By Kristen Levine, Reporter
Started in April 2017 by the Princeton Open Space Committee, the Princeton Hikes! group invites hikers of all ages to enjoy all the trails Princeton has to offer, and beyond. With at least two hikes a month, the group seeks to guide its participants to trails both new and familiar.
“We just started the fifth year of the program,” said Open Space Committee chair Rick Gardner. “The regular hikes on Saturdays are well-attended, and we picked up people from Leominster, Worcester, Hubbardston….we’ve picked up hikers from the whole area.”
The group’s foundation was created in part for solitary hikers concerned for their own safety after the 2016 murder of Vanessa Marcotte. Princeton Hikes! offers safety in numbers, with an average of 20 participants per hike.
“It was one of the catalysts for starting the group,” Gardner said. “[The group] produces a safe venue, particularly for women going out walking.”
The group has several core tenets to its operation: to showcase Princeton trails, to provide a safe means of hiking, and to encourage exercise and social contact. The group has proven popular during the COVID-19 quarantine, enabling an appreciation for the outdoors and safe company. So popular, in fact, that Gardner has had to tone down advertising to manage group sizes.
“We had one hike have 50 people show up,” Gardner said. “We’re managing it better, reducing the amount of marketing I do and not marketing outside of Princeton at this point. There’s still a number of people outside Princeton on the mailing list – 270 right now.”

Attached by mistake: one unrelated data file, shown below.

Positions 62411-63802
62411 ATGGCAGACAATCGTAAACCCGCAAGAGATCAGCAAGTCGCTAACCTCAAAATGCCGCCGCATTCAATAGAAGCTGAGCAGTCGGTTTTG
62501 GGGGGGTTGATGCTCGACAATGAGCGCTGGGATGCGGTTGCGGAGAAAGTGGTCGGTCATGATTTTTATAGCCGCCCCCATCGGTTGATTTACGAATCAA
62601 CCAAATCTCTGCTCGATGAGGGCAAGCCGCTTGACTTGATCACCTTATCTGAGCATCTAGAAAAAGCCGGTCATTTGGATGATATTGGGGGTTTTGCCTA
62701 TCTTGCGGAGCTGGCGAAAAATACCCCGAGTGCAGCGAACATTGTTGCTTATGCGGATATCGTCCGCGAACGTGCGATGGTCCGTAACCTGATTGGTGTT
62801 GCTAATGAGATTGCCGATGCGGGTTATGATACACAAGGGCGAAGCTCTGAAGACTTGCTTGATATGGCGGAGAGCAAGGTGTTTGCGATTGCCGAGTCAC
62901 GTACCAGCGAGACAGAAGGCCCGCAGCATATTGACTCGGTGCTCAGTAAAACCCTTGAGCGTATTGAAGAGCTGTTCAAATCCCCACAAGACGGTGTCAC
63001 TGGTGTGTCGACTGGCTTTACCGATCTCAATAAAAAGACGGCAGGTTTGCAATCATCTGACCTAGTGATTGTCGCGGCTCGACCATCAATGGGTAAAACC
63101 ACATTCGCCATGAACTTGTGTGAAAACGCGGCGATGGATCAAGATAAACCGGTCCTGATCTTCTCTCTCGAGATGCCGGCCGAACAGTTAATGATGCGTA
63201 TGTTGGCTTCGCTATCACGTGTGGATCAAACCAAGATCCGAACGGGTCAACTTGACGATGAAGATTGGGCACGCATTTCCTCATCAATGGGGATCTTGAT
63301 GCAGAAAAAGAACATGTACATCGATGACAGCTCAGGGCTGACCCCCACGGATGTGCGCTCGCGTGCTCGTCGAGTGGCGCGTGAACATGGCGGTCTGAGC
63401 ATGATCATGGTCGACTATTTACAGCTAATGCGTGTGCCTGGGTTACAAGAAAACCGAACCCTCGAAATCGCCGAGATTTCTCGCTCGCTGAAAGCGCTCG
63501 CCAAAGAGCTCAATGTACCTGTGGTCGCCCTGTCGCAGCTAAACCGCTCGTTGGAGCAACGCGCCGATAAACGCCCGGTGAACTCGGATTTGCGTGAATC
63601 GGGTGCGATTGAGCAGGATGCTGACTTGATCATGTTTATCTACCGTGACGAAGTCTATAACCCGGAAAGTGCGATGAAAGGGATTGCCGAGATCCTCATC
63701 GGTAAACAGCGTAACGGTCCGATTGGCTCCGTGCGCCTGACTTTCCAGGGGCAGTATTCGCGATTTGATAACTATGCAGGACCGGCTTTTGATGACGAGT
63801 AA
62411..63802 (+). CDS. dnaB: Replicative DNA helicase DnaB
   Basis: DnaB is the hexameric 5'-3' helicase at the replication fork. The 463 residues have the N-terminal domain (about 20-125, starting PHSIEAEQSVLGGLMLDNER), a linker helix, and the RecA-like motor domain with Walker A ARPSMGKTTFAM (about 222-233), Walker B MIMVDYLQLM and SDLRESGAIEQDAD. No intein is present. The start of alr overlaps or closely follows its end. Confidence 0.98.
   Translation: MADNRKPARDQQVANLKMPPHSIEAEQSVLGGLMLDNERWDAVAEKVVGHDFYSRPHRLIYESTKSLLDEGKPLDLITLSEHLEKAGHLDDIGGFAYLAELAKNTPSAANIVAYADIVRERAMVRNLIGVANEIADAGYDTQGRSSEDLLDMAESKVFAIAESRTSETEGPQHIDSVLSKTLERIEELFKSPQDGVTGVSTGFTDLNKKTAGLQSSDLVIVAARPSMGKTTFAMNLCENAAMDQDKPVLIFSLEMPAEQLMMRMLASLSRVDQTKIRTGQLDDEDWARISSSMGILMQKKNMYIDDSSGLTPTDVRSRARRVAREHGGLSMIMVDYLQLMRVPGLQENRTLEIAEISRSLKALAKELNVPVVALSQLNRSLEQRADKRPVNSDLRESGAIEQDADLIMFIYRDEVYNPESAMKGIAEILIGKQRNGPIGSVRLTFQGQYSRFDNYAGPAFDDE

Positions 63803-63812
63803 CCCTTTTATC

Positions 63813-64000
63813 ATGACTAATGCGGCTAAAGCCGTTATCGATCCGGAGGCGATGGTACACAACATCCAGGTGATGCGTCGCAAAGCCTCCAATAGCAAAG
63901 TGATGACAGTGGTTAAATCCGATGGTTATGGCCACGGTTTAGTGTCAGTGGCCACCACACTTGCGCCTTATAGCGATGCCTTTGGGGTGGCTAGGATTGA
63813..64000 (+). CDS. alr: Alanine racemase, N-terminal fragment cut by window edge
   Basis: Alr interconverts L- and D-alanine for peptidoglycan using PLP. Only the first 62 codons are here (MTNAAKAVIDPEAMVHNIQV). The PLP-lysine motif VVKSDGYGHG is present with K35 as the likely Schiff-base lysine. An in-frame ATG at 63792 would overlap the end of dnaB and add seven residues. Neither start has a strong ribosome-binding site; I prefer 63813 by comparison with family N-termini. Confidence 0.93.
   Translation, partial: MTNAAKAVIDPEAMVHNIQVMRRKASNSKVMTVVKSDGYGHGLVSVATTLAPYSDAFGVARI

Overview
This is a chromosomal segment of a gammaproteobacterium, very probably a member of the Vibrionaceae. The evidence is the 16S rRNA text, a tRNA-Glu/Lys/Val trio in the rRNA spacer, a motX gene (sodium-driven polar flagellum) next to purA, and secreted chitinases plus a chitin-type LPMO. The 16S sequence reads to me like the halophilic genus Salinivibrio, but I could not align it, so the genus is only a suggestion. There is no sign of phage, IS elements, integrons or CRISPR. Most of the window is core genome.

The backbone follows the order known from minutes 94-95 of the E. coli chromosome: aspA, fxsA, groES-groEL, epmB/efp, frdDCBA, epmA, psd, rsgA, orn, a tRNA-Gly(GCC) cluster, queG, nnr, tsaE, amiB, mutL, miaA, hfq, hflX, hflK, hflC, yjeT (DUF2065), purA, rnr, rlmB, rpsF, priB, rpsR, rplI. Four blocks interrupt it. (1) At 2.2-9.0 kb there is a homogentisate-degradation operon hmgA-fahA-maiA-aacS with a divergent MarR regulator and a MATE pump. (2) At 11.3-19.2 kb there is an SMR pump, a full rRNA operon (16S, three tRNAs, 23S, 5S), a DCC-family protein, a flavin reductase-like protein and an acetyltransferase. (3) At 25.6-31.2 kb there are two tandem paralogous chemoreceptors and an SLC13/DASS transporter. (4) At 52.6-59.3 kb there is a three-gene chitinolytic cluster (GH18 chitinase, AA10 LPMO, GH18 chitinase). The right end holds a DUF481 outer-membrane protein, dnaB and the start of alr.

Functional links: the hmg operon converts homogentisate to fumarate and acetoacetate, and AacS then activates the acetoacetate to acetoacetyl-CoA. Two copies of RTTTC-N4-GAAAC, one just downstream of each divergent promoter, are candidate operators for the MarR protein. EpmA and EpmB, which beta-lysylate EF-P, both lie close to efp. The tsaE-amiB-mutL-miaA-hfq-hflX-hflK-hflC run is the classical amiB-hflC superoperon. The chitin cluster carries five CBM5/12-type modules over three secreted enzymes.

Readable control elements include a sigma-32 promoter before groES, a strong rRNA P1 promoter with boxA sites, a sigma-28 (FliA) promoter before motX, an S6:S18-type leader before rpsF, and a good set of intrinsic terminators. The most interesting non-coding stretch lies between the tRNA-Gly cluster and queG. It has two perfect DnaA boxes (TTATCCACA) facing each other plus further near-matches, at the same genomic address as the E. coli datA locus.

With quarantine restrictions easing and more people heading back outside in greater numbers, Gardner still expects the groups to maintain at a 20-person maximum. The hikes are typically three to five miles, and special seniors hikes that are held once a month go on easier trails at two to three miles, though Gardner noted that plenty of seniors take on the more challenging hikes.
“I’d like to see more Princeton people get to know these great hiking places in town; there are a lot of people that only hike Mount Wachusett or Wachusett Meadow. There’s a lot of beautiful places to introduce them to,” Gardner said.
Twenty-seven Princeton trails are listed on the Princeton Hikes! web page, categorizing their difficulty and distance. Many of the trails are loops that double back on themselves, offering scenic routes with unique views of nature from beginning to end. The Open Space Committee maintains the trail information archive; the Committee also provides community outreach and education, such as hosting talks at the Princeton Public Library.
“[There was] a talk at the library to explain what the trails are like, and programs like how to use GPS while out so hikers don’t get lost,” Gardner said. Beyond the website and lectures, the Committee is also working on trail signage projects, hoping for modernized signs that can be scanned with QR codes for hikers to track their locations.
Gardner has been happy with public interest and participation in the hiking group, eager to share the natural beauty and challenges of hiking in Princeton. While other hiking groups do not join in on Princeton’s activities, such as the Vintage Vagabond group located in Holden, the groups do cooperate to share ideas and trails. This has led to a rich map of locations for hikers – hikers that are not obligated to stay with Princeton Hikes!, but able to split off and form their own groups.
“We’ve had a lot of people come and go,” Gardner said. “People meet hiking, they form some friendships and then they could go out on their own, and they don’t have to do the program anymore.”
With hikes ranging through Princeton and the surrounding areas, there is plenty of nature to see, admire and traverse. The program runs year-round, inviting anyone to join in for the exercise, socializing and fun.
“Every time I do a hike, I’m really fired up,” Gardner said. “People really enjoy them.”
For further information about Princeton Hikes! or the Open Space Committee, visit their website at https://www.town.princeton.ma.us/open-space-committee.